In the women’s wheelchair competition at Wimbledon, Diede de Groot added yet another trophy to her incredible collection when she took the singles title.
The 25-year-old Dutch player defeated Yui Kamiji of Japan, 6-4 6-2 in one hour and 13 minutes to clinch her 15th Grand Slam singles title, fourth Wimbledon singles title and seventh Grand Slam in succession.
Remarkably, she can now boast a Golden Slam, all four major titles, a match-winning streak of 55 and a Paralympic gold medal.
In the latest episode of the Power of Sport on Eurosport and discovery+, De Groot spoke about another remarkable experience and achievement at the top of the sport.
“I’m number one seed, so the chances of getting a title are very big, so for me to just continue to do it is still very special,” she told the show.
“Finding happiness in smaller things is easier than just trying to win. I know what I’m capable of so managing that, still trying to just play tennis, because it’s a tricky game. Yeah, it’s hard sometimes.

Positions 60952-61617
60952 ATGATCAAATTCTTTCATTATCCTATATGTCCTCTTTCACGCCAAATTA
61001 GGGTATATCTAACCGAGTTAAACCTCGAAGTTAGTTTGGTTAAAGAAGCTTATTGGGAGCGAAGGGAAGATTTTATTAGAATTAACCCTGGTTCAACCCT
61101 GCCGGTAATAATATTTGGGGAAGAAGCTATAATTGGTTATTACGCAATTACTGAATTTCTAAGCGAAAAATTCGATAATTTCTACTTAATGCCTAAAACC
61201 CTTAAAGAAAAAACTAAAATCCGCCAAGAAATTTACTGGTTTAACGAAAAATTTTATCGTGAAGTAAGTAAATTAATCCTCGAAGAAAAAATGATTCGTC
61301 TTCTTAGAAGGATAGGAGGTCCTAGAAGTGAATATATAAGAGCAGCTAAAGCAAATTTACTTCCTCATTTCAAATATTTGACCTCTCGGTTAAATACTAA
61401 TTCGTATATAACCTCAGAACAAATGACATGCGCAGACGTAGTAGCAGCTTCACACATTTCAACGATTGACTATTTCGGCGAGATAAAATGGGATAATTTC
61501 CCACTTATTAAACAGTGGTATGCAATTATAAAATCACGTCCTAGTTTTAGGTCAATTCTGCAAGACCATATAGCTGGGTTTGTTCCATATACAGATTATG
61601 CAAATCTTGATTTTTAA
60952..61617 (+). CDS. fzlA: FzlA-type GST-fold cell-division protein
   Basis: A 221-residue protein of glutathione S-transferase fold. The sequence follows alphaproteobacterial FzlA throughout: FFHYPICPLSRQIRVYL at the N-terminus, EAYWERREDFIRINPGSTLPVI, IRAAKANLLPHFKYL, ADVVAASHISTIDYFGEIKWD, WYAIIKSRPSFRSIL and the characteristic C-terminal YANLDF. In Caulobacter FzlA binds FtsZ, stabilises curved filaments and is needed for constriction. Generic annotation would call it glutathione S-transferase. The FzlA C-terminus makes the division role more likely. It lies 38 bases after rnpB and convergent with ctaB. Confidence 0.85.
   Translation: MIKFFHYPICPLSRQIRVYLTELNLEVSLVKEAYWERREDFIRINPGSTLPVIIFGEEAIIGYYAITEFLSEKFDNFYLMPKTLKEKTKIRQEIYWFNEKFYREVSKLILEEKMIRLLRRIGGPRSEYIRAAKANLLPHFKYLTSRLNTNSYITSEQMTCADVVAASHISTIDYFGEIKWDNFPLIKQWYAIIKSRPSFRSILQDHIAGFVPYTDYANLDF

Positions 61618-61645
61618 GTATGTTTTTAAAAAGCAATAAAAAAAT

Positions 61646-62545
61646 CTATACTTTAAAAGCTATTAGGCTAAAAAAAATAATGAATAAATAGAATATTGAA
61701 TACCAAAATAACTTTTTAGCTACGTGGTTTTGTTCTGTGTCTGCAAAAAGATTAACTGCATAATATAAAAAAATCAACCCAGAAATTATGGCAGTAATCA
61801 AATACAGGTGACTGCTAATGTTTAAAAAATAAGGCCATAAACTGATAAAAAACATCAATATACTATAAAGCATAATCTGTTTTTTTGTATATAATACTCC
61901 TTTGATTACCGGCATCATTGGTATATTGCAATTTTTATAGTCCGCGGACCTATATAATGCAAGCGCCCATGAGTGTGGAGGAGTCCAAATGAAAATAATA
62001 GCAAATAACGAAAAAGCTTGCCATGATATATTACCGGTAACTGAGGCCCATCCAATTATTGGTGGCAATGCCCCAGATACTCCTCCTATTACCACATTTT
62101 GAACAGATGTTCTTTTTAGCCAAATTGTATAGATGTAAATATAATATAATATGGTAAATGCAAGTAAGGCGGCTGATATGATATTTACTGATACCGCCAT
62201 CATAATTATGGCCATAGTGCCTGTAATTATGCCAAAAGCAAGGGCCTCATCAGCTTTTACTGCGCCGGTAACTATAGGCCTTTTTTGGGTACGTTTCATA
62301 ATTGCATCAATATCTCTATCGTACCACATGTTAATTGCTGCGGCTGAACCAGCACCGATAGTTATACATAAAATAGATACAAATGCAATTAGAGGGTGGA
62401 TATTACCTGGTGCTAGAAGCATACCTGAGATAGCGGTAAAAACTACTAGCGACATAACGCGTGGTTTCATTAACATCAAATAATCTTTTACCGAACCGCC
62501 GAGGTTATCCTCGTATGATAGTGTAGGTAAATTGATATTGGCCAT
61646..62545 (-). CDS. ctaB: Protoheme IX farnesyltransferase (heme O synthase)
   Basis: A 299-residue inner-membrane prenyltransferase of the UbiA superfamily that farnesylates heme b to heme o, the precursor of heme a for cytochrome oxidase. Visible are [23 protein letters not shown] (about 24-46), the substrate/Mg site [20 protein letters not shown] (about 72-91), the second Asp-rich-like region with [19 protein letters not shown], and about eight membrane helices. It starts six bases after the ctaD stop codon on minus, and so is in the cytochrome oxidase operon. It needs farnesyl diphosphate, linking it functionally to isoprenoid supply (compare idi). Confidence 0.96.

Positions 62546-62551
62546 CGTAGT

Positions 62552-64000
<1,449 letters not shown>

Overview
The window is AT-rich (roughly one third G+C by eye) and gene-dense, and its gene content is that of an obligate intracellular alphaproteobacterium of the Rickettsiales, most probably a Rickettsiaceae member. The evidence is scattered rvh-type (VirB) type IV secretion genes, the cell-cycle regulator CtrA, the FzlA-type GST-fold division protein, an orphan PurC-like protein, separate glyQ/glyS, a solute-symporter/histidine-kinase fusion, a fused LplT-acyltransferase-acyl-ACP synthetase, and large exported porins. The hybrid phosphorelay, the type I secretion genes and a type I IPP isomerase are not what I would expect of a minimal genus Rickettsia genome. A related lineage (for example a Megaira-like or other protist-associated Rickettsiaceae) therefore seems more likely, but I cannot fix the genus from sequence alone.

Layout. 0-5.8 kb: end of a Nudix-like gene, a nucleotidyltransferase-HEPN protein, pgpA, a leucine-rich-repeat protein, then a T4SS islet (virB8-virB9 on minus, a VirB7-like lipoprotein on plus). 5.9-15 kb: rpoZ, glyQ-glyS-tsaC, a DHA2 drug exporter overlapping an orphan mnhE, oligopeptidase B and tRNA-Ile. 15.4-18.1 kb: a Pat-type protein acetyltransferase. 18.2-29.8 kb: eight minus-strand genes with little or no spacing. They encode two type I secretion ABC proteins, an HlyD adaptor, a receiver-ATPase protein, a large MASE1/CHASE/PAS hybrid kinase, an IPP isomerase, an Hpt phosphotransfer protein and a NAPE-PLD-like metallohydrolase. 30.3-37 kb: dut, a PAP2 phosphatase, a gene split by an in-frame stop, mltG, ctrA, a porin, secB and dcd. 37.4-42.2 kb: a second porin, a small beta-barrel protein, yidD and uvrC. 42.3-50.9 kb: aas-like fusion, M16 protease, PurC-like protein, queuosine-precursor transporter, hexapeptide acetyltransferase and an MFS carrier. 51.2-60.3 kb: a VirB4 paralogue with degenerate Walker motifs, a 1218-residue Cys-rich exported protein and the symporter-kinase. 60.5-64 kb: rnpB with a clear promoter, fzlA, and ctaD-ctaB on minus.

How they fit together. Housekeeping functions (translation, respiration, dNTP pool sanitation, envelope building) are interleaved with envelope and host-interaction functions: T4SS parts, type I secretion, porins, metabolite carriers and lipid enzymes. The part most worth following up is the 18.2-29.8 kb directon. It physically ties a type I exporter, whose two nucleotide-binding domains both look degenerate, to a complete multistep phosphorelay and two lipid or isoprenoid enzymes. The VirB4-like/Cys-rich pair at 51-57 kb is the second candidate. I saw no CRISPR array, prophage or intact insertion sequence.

“Wheelchair tennis has grown so much over the last few years. I hadn’t imagined that it would be in my career that I would already have such big differences, like bigger draws, for example. I can really see the movement. It’s really happening at the moment, but there are always better improvements I think.
“I think the challenges for wheelchair athletes are still we’re a small part of tennis, I think, in the world. But for paralympic sports, we’re quite a big sport and I think we deserve a lot. Getting to a grand slam two days early is sometimes difficult, and using certain practice courts is not possible sometimes.
“I think we’re not prioritised the same way still. I absolutely do not want to complain because we’re treated better and better each year. But certain simple things I think we can still improve on very, very much. I feel like the biggest change is definitely the way that we are viewed now as actual professional athletes.
“Players say hi to you. Players acknowledge the fact that you did something very good. Whereas back then, I think it was really just, oh yeah, they’re here too, the wheelchair tennis players. And I think that’s also a very important step that we need to accomplish to be seen as professional athletes because that’s what we are.
“We train every day. We’re just as excited to play those grand slams. So those are the kind of differences that are already happening and I’m just so happy to hopefully see it grow even more.”